Poa annua L. Winter Grass
Sp.Pl. 1:68 (1753)

Conservation Code: Not threatened
Naturalised Status: Alien to Western Australia
Name Status: Current

Brief Description
Grazyna Paczkowska, Friday 3 December 1993

Tufted annual, grass-like or herb, 0.02-0.4 m high. Fl. green, Aug to Dec or Jan to Feb. White, grey, black or peaty sand, sandy clay, sandy loam. Lawns, disturbed areas, swamps, outcrops.

Distribution

Beard’s Provinces: Eremaean Province, South-West Province.

IBRA Regions: Avon Wheatbelt, Coolgardie, Esperance Plains, Geraldton Sandplains, Hampton, Jarrah Forest, Mallee, Swan Coastal Plain, Warren.

IBRA Subregions: Avon Wheatbelt P1, Avon Wheatbelt P2, Dandaragan Plateau, Eastern Mallee, Fitzgerald, Geraldton Hills, Hampton, Lesueur Sandplain, Mardabilla, Northern Jarrah Forest, Perth, Recherche, Southern Cross, Southern Jarrah Forest, Warren, Western Mallee.

IMCRA Regions: Abrolhos Islands, Central West Coast, Leeuwin-Naturaliste, Shark Bay, WA South Coast.

Local Government Areas (LGAs): Albany, Armadale, Augusta-Margaret River, Belmont, Busselton, Canning, Capel, Chittering, Cockburn, Coolgardie, Cranbrook, Dandaragan, Dardanup, Denmark, Dowerin, Dundas, Esperance, Gingin, Gosnells, Greater Geraldton, Harvey, Joondalup, Kalamunda, Kent, Kulin, Manjimup, Melville, Murray, Nannup, Narrogin, Nedlands, Northam, Northampton, Perth, Ravensthorpe, Rockingham, Serpentine-Jarrahdale, Shark Bay, South Perth, Stirling, Swan, Vincent, Wandering, West Arthur, Yilgarn.

Management Notes (for the Swan NRM Region)
Kate Brown and Karen Bettink, Thursday 21 December 2017

Alternative Names. Annual blue grass, bluegrass, annual meadow grass.

General Biology. Growth form. Grass. Life form. Annual, caespitose. Reproduction. Seed. Dispersal. Wind, water, birds, contaminated seed, on footware and clothing, mowers and other equipment. Photosynthetic Pathway. C3. Seedbank persistence. 4-6 years.

Notes. Generally a weed of disturbed sites usually with limited impact on native plant communities. Survives as a weed due to high genotypic and phenotypic variability, rapid germination, survival when uprooted and tolerance to compacted soils. Grows aggressively under moist conditions, good levels of soil nitrogen and phosphate and is not adversely affected by most mowing heights. Tolerates a wide range of climatic conditions, making it a potentially invasive species for a range of areas including the Sub-Antarctic Islands. Can flower and establish at any time of the year, although this is less likely under dry conditions. Generally has high seed production. Seed has generally high viablity and staggered germination. Most seed germinates within the first year and when soil is wet during the winter months.

Additional information. History of use/introduction. Potential seed contaminant. Similar exotic species. Poa pratensis.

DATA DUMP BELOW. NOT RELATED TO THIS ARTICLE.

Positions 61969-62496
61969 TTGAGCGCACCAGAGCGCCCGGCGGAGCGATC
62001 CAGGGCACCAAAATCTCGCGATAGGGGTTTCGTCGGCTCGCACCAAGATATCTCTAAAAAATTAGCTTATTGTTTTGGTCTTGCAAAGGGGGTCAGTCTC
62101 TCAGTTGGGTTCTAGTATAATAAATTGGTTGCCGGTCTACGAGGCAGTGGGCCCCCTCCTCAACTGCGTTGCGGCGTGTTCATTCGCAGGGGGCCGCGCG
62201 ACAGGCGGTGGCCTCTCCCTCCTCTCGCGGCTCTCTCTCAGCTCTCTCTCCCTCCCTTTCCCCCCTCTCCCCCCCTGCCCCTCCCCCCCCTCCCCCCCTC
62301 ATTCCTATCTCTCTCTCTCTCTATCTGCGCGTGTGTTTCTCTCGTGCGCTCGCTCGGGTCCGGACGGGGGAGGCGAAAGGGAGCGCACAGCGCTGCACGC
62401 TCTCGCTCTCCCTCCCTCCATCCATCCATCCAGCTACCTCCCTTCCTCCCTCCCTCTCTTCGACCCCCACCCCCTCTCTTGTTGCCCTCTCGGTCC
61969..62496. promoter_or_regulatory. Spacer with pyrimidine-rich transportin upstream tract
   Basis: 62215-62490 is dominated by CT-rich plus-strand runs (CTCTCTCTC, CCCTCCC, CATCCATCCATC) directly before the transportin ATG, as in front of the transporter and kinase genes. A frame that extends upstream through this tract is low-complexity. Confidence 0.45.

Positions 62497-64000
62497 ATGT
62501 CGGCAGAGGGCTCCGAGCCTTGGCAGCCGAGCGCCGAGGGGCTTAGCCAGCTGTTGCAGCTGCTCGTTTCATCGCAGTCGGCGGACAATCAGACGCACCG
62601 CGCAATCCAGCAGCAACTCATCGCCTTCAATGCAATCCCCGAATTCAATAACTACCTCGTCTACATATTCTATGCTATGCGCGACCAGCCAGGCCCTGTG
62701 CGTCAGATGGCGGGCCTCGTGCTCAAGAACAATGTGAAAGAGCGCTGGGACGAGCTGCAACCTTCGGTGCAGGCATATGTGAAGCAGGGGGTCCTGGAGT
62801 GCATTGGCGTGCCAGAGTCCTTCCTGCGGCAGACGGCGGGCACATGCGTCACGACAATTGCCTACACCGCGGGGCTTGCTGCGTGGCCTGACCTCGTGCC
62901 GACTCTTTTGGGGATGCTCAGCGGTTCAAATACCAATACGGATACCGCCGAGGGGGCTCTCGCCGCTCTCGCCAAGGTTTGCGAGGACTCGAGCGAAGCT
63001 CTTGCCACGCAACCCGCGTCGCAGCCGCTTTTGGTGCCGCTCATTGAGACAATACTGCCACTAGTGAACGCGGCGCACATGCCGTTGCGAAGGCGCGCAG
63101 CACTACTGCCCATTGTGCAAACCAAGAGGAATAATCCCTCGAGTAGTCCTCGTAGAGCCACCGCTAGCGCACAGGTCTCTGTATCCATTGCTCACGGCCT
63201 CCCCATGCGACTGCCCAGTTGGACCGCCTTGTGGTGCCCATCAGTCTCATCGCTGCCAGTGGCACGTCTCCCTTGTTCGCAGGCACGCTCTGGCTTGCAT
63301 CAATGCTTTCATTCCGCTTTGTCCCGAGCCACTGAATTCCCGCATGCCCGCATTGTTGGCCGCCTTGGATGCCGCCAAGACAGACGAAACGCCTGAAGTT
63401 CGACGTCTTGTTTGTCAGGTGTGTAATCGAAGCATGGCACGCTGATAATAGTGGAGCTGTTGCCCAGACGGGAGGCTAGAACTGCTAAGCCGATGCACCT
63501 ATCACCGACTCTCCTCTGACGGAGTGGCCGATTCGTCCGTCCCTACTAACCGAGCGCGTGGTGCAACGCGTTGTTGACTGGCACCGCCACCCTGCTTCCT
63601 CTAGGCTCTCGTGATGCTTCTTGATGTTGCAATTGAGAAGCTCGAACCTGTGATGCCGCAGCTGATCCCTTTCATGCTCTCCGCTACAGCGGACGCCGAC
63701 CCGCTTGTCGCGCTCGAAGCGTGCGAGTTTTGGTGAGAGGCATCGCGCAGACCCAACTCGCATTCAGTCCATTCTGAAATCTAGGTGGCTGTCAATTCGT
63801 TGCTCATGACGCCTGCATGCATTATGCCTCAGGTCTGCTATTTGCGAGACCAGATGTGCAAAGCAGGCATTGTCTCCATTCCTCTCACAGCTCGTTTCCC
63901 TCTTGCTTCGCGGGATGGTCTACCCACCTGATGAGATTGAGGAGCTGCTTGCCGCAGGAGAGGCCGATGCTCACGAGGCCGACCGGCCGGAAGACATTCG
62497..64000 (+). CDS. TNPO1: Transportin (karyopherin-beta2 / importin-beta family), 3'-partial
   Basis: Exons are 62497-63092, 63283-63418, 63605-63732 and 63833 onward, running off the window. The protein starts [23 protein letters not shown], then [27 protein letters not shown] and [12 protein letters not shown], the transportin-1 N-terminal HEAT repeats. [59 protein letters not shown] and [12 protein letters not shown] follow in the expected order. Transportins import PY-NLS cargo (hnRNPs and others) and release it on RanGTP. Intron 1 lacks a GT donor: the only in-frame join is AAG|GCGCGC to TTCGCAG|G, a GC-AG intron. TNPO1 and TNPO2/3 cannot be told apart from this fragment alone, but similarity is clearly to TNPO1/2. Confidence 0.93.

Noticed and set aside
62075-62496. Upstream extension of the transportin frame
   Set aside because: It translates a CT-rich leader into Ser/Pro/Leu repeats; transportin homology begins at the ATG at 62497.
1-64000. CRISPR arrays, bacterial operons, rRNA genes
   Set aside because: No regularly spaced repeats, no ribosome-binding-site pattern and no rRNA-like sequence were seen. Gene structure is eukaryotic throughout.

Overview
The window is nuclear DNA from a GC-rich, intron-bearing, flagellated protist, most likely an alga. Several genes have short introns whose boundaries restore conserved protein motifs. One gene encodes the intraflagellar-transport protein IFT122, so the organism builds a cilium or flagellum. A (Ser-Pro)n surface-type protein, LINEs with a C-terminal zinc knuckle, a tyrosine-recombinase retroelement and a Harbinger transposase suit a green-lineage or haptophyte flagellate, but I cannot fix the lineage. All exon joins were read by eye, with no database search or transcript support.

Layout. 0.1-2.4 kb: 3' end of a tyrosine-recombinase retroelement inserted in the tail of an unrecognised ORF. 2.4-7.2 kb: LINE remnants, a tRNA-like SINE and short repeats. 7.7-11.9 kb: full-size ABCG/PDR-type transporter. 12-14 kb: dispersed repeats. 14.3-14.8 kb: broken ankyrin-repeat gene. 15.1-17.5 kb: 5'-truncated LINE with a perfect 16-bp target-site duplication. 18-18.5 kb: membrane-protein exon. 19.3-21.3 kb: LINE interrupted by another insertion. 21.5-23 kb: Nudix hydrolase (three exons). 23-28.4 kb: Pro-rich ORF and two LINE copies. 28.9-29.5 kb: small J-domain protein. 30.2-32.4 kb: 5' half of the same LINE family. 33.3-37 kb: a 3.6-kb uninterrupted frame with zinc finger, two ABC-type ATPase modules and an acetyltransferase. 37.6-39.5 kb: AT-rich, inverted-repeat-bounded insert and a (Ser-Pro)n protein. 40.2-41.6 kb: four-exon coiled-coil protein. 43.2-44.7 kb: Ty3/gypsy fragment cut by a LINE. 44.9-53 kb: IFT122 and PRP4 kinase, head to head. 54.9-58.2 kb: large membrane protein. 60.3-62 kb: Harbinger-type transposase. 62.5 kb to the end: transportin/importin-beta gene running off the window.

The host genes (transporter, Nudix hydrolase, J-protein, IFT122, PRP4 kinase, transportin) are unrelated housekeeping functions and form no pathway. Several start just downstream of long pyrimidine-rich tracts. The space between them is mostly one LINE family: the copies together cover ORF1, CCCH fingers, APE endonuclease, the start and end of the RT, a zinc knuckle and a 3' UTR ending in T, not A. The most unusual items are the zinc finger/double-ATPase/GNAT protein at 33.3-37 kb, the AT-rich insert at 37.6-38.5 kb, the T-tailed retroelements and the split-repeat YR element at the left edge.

Suggested method of management and control. Light infestations can be hand weeded. Susceptible to many herbicides, however some grass-selective herbicides such as fluazifop (Fusilade® Forte) can give poor control. Read the manufacturers' labels and material safety data sheets before using herbicides. For further information consult the Australian Pesticides and Veterinary Medicines Authority to determine the status of permits for your situation or state.

Management Calendar

Calendar Type Jan Feb Mar Apr May Jun Jul Aug Sep Oct Nov Dec Comments
Fruiting O O O O Y Y Y Y Y Y Y Y  
Active Growth O O O O Y Y Y Y Y Y Y O  
Flowering O O O O O O O O O Y Y Y  
Manual Removal           Y Y Y Y Y Y Y  
Herbicide Treatment           Y Y Y Y Y O O  

Legend: Y = Yes, regularly, O = Occasionally, U = Uncertain, referred by others but not confirmed.

 

References

  • Brown, K. & Brooks, K. (2002) Bushland Weeds: A Practical Guide to their Management. Environmental Weeds Action Network, Greenwood.
  • Carr, G.W., Yugovic, J.V. & Robinson, K.E. (1992) Environmental weed invasions in Victoria. Department of Conservation and Environment, Melbourne.
  • Hussey, B.M.J., Keighery, G.J., Dodd, J., Lloyd, S.G. & Cousens, R.D. (2007) Western Weeds. A guide to the weeds of Western Australia. 2nd Edition. The Plant Protection Society of Western Australia, Victoria Park.
  • IUCN SSC Invasive Species Specialist Group (ISSG) (2009) Poa annua (grass), Global Invasive Speceis Database. URL: http://www.issg.org/database/species/ecology.asp?si=1418&fr=1&sts=sss - Accessed January 2010.
  • Law, R. (1981) The dynamics of a colonizing population of Poa annua. Ecology, 62 (5): 1267-1277.
  • Law, R., Bradshaw, A.D. & Putwain, P.D. (1977) Life history variation in Poa annua. Evolution, 31 (2): 233-246.
  • Lawson, H.M., Wright, G.M., Wilson, B.J. & Wright, K.J. (1993) Seedbank persistence of five arable weed species in autumn-sown crops. In Brighton crop protection conference, weeds. Proceedings of an international conference, Brighton, UK, 22-25 November 1993. 1: 305-310.
  • McElroy, J.S., Walker, R.H. & Wehtje, G.R. (2004) Annual Bluegrass (Poa annua) populations exhibit variation in germination response to temperature, photoperiod and fenarimol. Weed Science, 52: 47-52.
  • Mitch, L.W. (1998) Annual bluegrass (Poa annua L.). Weed Technology, 12 (2): 414-416.
  • Scott, J.J. & Kirkpatrick, J.B. (2005) Changes in Subantarctic Heard Island vegetation at sites occupied by Poa annua. Artic, Antarctic and Alpine Research, 37 (3): 366-371.
  • Shem-Tov, S. & Fennimore, S.A. (2003) Seasonal changes in annual bluegrass (Poa annua) germinability and emergence. Weed Science, 51: 690-695.
  • Suzuki, M. (1994) Observation of germination ability of upland weeds buried into soil at a 30 cm depth during 25 years. Weed Research, 39 (1): 34-39.

Project information and acknowledgements